US Awards Patent for Blockchain-Based Firearm Data Recording System
Two American inventors have won a patent for a blockchain-based recording system for ballistic data.
The United States Patent and Trademark Office awarded two inventors — Jason Palazzolo and Kevin Barnes — a patent for a “firearm environmental recording apparatus and system” on July 23.
This apparently could include multiple recording devices, including a camera, microphone, and spatial sensor module that can record velocity, spatial measurements and acceleration data.
The filing states that a blockchain database or network could be used to store or be associated with any of the data gathered by the mechanisms.
Justifire and evidence for self-defense
According to LinkedIn, Jason Palazzolo is the founder and CEO of a company called Justifire. On its website, Justifire advertises a product called a “blackbox for your firearm.” The featured device attaches to the barrel of a pistol and contains the same features mentioned in the patent — video, audio and spatial recording and data gathering.
The website claims that the purpose of this technology is to provide proof of self-defense, saying, “This valuable data could be used by its owner as evidence of an event where lethal action was required.” Justfire additionally claims that only it will be able to access the encrypted information, by default:
“Data and video footage that involves a violent action taken against another human will be automatically recognized by the device and instantly encrypted, becoming un-accessible to all parties except Justifire Technologies LLC. Data will be provided to the owner of the device only through specific legal request, preventing any party from submitting the public to graphic illegal actions.”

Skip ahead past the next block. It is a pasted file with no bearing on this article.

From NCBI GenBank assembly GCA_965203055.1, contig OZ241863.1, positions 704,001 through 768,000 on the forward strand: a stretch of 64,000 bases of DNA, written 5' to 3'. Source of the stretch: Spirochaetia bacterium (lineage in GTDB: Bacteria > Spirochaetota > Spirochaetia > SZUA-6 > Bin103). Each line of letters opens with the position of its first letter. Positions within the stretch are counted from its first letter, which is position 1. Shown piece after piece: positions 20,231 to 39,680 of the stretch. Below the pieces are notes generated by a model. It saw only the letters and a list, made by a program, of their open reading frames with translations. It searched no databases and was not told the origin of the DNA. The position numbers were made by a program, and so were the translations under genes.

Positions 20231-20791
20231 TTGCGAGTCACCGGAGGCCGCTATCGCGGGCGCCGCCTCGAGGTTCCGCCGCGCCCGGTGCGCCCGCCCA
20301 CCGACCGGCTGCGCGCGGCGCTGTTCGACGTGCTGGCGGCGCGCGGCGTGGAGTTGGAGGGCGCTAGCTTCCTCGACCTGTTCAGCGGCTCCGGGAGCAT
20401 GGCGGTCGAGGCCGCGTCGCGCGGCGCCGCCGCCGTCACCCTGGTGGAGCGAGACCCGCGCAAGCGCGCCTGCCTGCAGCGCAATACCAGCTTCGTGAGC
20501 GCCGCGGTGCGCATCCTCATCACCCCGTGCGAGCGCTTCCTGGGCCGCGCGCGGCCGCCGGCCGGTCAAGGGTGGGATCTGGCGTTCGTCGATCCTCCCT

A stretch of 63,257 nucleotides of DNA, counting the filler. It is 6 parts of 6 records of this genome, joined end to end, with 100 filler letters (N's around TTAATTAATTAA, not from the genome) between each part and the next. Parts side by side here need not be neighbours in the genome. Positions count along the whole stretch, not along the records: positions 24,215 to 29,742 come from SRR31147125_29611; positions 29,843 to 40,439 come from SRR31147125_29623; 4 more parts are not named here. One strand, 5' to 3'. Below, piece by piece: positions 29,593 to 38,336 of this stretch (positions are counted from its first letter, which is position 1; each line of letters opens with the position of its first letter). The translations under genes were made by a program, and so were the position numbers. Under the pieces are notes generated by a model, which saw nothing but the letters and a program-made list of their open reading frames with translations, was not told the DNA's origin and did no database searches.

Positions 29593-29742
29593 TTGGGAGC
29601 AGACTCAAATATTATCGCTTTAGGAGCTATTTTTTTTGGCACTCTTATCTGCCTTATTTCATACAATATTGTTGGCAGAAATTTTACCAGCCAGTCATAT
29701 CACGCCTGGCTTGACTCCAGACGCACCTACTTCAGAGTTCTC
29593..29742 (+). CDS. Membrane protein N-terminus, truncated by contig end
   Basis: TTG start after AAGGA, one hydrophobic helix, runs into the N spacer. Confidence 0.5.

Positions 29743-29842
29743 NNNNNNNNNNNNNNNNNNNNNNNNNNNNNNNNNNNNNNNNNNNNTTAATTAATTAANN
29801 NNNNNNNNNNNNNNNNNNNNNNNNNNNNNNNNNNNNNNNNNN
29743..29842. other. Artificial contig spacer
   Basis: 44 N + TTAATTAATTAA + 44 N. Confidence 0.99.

Blockchain-based gun monitoring
As previously reported by Cointelegraph, Missouri State Representative Nicholas Schroer proposed a bill in 2017 to make blockchain-based gun monitoring illegal. The bill, which was entitled “Imposes Restrictions on the Use of Firearm Tracking Technology” stated:
“It shall be unlawful to require a person to use or be subject to electronic firearm tracking technology or to disclose any identifiable information about the person or the person’s firearm for the purpose of using electronic firearm tracking technology.”
However, the bill did include exceptions to this policy, specifically for law enforcement officials, merchants using distributed ledgers to report sales and firearm owners who have expressly issued a written authorization for monitoring their weapons.
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